A Brief History of an iPhone App for American Cinematographer: Employing augmented reality, this new technique will further illustrate the collaborative creative approach of modern productions.
As a contributing writer for American Cinematographer, I often follow many different technologies more or less tangentially related to the art of motion imaging. In June of 2017, I found myself in San Jose at Apple’s Worldwide Developers Conference, learning about the latest and upcoming computing and mobile technologies the juggernauts in Cupertino had cooked up. What caught my interest was the introduction of ARKit, Apple’s new framework for developing augmented reality applications.
For the uninitiated, augmented reality (or AR) refers to the superimposing of computer-generated imagery over the real world. AR is more than just an overlay, the technique also tracks and moves the CG in perspective to match the camera view, so that the overlaid imagery looks like it’s anchored to the ground instead of just floating around like a heads-up display. The most famous recent example is the Nintendo mobile game Pokémon Go, which enables players to see and battle cartoon creatures overlaid onto the world via their device’s camera. ARKit empowers app developers to create AR apps and experiences for iPhones and iPads with a set of built-in protocols and techniques.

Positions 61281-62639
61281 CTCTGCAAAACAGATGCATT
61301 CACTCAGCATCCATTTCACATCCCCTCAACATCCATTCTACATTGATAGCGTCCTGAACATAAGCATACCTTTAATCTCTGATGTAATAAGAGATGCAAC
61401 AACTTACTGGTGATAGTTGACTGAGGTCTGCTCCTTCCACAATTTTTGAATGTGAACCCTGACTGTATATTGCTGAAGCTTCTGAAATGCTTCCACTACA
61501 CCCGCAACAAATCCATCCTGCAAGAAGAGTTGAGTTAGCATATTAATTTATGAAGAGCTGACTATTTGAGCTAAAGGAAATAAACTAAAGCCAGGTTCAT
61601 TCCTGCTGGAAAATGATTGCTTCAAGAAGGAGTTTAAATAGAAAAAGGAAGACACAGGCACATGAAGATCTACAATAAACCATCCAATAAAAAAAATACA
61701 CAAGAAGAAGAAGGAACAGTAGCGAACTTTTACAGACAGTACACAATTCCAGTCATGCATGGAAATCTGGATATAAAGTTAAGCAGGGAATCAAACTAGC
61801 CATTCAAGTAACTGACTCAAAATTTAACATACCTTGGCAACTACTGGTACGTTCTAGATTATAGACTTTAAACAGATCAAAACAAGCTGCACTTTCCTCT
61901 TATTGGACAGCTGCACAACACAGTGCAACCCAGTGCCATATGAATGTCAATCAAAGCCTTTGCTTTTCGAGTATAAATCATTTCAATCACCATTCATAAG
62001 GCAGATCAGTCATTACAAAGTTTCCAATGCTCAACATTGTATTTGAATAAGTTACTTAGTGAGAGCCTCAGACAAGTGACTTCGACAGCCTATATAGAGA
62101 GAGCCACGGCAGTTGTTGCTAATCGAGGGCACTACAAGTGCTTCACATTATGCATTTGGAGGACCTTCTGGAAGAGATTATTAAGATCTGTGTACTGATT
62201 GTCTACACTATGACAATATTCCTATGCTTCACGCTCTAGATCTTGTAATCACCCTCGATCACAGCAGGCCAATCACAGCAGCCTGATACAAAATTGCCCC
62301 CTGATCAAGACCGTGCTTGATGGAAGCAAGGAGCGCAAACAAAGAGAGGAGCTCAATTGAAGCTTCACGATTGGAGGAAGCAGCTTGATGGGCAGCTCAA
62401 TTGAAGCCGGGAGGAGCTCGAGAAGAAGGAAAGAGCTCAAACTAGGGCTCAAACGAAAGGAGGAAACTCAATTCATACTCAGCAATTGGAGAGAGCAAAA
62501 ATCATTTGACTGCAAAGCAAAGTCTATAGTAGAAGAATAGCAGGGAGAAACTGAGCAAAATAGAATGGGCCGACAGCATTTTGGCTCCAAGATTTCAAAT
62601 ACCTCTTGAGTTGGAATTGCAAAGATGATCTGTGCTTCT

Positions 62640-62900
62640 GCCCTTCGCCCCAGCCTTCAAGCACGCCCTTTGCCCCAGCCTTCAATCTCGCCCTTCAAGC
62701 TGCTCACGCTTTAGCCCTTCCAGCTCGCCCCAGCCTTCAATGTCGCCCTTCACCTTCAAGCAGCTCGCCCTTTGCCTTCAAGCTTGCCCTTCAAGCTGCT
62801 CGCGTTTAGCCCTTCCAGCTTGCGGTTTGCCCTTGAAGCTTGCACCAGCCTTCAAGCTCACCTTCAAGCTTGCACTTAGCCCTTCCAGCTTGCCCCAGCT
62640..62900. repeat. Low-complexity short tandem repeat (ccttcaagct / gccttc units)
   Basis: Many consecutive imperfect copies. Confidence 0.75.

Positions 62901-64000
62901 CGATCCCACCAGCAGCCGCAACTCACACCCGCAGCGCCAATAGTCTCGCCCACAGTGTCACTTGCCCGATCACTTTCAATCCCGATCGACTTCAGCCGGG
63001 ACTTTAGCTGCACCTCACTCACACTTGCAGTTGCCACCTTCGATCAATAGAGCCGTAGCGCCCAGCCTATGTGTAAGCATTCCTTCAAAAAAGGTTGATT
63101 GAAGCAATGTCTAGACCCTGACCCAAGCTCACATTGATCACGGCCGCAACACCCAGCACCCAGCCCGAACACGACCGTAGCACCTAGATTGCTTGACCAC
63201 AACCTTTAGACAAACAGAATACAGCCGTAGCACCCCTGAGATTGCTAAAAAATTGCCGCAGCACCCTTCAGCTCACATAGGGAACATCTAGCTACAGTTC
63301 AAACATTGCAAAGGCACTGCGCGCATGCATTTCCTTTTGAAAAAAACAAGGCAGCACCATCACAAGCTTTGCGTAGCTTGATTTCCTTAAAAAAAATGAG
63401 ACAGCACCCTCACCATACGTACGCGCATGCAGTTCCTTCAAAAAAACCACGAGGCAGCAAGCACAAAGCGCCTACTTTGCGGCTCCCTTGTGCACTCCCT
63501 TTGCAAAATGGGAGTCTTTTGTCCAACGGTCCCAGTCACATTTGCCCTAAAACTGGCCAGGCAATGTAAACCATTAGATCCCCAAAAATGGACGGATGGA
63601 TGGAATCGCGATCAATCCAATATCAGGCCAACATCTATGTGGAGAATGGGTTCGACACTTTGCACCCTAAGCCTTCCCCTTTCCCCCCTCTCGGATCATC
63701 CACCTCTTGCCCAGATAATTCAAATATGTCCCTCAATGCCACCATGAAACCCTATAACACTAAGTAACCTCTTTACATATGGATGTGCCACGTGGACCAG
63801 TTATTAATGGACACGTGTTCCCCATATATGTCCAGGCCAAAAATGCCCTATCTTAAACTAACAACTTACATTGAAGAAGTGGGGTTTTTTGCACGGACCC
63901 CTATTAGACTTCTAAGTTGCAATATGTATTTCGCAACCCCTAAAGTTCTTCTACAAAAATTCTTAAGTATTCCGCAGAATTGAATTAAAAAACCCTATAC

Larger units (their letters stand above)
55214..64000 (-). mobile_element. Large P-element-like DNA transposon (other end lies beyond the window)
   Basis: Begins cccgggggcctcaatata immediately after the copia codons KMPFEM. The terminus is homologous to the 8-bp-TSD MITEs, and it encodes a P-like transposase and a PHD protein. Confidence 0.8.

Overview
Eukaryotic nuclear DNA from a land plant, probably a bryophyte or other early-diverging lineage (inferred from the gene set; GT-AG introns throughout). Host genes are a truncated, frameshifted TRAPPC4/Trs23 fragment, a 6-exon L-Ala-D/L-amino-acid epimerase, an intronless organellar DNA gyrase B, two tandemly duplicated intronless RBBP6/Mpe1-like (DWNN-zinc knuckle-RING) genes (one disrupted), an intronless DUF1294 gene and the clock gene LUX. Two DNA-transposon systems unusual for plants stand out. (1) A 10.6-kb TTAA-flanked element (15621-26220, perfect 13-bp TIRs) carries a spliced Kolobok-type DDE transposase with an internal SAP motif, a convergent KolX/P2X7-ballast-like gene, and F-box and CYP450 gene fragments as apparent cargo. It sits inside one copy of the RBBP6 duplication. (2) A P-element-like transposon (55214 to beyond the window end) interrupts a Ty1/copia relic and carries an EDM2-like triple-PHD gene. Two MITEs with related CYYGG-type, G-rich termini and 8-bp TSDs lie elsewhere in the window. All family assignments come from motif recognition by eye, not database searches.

I could envision many applications for AR in the world of filmmaking, both regarding production for previsualization/storyboarding/visual effects planning and even in promotion by bringing audiences more directly into movie experiences. I also wondered if we could enhance the coverage AC gives to film in the magazine and online with AR. As part of my interview process on various film projects, I usually ask crew members for any drawings or diagrams they may have from the production. This often leads to complex overhead diagrams showing lighting or camera positions printed alongside the article text and production photos.
I imagined AR could take this a step further by providing AC readers with a higher level of interactivity. Instead of a flat 2D printed diagram, a 3D set could be placed within the viewer’s perspective they could then manipulate and walk around in all directions. We could also add audio from filmmaker interviews commenting on their approach and experiences. Everything sounded possible with ARKit, but I knew it would require a lot of collaboration to bring the idea to life.